On Saturday, a 29-year-old Reno man who died in a helicopter crash in New York City earlier this month was laid to rest. Tristan Hill's friends and family held a "Celebration of Life" for him at the Boys and Girls Club on Foster Drive this afternoon, following a funeral service at Trinity Episcopal Church. 

Hill was one of five victims killed in a helicopter crash in New York in March. Hill was a 2007 graduate from Galena High School, where he helped the Grizzlies win the '07 basketball state championship. Tom Maurer was his coach, who found out about Hill's death around midnight.

"I haven't slept since," Maurer said. "It's like losing a son and I mean that sincerely. I lost family members. It feels as hard and as painful as that."

Hill was working for Sightsy, onboard a chartered photographing helicopter flight when it crashed into the East River. The pilot survived but all five passengers died.

"The five people besides the pilot were all tightly harnessed, so those harnesses had to be cut and removed in order to get these folks off this helicopter," Daniel Nigro, NYC Fire Commissioner said. "It took awhile for the divers to get those people out. They worked very quickly, as fast as they could."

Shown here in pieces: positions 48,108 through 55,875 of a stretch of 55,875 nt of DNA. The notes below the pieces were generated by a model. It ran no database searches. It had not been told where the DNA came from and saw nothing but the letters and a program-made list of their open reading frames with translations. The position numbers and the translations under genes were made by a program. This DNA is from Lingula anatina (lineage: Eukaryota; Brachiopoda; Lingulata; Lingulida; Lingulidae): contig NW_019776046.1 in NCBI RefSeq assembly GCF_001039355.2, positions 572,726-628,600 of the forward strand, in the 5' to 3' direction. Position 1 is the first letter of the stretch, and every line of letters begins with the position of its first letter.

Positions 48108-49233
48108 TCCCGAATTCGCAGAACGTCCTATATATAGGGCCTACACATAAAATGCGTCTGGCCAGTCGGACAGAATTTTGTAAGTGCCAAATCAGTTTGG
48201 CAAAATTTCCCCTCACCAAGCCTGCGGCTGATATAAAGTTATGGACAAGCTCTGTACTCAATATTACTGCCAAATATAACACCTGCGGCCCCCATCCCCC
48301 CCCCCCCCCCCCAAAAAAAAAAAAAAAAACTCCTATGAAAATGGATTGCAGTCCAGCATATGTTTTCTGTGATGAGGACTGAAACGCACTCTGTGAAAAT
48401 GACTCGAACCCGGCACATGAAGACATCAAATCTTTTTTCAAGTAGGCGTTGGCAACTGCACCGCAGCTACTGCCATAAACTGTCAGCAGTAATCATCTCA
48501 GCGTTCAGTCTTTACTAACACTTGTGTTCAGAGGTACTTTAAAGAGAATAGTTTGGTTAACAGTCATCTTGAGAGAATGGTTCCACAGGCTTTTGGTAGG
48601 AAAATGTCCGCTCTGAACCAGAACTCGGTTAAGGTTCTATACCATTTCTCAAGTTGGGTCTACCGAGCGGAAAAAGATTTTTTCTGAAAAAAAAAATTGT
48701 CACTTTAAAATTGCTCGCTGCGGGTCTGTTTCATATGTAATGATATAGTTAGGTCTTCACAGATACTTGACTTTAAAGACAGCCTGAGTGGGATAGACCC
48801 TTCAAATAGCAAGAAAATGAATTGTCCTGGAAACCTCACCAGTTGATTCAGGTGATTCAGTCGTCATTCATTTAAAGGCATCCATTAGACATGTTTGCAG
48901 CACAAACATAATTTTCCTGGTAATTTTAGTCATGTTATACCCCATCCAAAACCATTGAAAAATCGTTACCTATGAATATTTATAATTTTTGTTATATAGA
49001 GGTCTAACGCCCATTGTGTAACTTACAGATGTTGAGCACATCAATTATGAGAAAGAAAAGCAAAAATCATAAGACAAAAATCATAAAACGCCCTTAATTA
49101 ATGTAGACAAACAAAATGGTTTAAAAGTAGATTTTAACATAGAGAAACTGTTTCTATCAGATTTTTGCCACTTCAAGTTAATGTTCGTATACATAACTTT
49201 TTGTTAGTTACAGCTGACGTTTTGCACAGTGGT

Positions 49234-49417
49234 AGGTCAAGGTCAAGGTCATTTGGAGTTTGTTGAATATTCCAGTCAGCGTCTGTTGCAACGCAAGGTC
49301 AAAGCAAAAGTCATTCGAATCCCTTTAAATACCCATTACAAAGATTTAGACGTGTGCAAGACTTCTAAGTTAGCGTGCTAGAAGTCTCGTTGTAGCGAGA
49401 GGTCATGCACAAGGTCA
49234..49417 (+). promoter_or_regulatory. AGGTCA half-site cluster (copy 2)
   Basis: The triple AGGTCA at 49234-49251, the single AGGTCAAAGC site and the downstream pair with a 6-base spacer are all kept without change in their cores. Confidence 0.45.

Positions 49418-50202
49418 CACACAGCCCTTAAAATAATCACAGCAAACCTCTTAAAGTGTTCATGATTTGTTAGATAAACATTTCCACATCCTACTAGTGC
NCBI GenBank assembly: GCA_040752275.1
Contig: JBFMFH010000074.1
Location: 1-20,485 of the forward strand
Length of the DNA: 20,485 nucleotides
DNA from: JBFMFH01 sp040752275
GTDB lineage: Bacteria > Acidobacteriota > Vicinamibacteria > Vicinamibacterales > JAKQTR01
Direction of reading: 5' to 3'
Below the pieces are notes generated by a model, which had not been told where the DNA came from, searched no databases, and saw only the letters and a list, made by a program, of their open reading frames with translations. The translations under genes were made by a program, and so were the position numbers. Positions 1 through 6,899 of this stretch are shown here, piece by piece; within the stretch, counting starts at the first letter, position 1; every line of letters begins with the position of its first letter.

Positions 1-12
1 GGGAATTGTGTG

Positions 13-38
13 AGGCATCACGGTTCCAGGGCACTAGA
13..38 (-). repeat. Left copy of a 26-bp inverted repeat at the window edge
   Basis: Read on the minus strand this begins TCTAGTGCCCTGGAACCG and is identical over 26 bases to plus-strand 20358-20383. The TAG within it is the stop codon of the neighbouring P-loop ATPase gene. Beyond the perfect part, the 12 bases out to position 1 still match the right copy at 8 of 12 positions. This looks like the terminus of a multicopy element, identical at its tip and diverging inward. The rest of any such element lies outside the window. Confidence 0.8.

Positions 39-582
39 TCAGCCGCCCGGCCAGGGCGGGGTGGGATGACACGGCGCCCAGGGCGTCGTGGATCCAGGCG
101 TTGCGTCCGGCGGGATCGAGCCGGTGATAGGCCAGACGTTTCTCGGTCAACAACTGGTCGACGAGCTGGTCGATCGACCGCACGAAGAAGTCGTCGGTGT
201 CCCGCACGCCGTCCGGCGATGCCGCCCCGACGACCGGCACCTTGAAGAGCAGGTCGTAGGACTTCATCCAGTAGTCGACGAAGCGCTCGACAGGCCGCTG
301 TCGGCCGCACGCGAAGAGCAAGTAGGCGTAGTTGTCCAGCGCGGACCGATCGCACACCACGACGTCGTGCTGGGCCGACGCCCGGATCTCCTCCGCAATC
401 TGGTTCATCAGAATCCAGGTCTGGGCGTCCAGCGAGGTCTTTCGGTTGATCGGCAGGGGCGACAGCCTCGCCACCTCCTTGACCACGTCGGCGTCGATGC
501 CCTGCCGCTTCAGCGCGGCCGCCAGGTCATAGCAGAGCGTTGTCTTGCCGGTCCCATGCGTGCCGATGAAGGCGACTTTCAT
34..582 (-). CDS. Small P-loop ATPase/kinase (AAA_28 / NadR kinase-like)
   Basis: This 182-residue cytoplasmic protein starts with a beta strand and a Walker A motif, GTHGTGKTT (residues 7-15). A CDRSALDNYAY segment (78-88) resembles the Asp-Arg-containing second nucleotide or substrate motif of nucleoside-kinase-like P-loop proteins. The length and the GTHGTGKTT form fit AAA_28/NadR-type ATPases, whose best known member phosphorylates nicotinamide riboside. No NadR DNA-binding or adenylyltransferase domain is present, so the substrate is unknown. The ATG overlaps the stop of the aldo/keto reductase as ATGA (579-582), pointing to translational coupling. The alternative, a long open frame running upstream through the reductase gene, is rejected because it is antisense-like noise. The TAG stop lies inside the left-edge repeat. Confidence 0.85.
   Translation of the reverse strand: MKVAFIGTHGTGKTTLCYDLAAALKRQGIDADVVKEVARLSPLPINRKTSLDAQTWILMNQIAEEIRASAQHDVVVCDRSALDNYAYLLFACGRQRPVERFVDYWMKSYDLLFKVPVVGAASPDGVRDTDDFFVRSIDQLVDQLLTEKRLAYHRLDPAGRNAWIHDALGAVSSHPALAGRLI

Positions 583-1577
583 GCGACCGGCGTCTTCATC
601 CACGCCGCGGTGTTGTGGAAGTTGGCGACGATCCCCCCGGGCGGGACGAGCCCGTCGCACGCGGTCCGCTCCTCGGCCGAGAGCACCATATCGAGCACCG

The pilot says a tether from the front passenger's harness wrapped around the fuel shutoff lever, cutting off fuel to the engine. The National Transportation Safety Board is investigating the crash.

Hill played basketball at Delta College in Stockton, Calif. before finishing his playing days at Missouri Valley College. He returned to Reno where he helped start the Northern Nevada Blue Chips Camp with other area basketball players like Luke Babbitt and Armon Johnson. He also coached youth basketball at the Boys & Girls Club of Truckee Meadows, coming full-circle from when he played in the same program as a kid.

"You hear the news and you hope it's not true," Mike Wurm, Executive Director at the Boys & Girls Club of Truckee Meadows said. "Everywhere he was at, people fell in love with Tristan. He has one of those personalities. You know, he's full of life and always optimistic and full of good things."

Maurer says Hill was one of the most passionate people he knew, and was always willing to give back to the kids in our community. Just last week, Hill sent a text to Maurer to let him know he sent $500 for the Hug High basketball program.

"Tristan was always in first place," Maurer said. "He was always there. He was always asking 'How can I help, coach?'"

Hill coached with other area basketball players like Luke Babbitt and Armon Johnson

Maurer says Hill was engaged to be married, with a wedding planned for May.  People close to him say he was "an amazing person."

"We talk a lot about basketball, learning life skills and anybody that's listening, find a good role model like Tristan," Maurer said. "I think his parents should be very, very, very proud. He's a Hill and their parents taught responsibility, communication, all the values, life skills."

"Tristan was one of those guys that when he touched your life, it really meant a lot to you because he was just a kid that was going to do great things and that's cut way too short," Wurm said.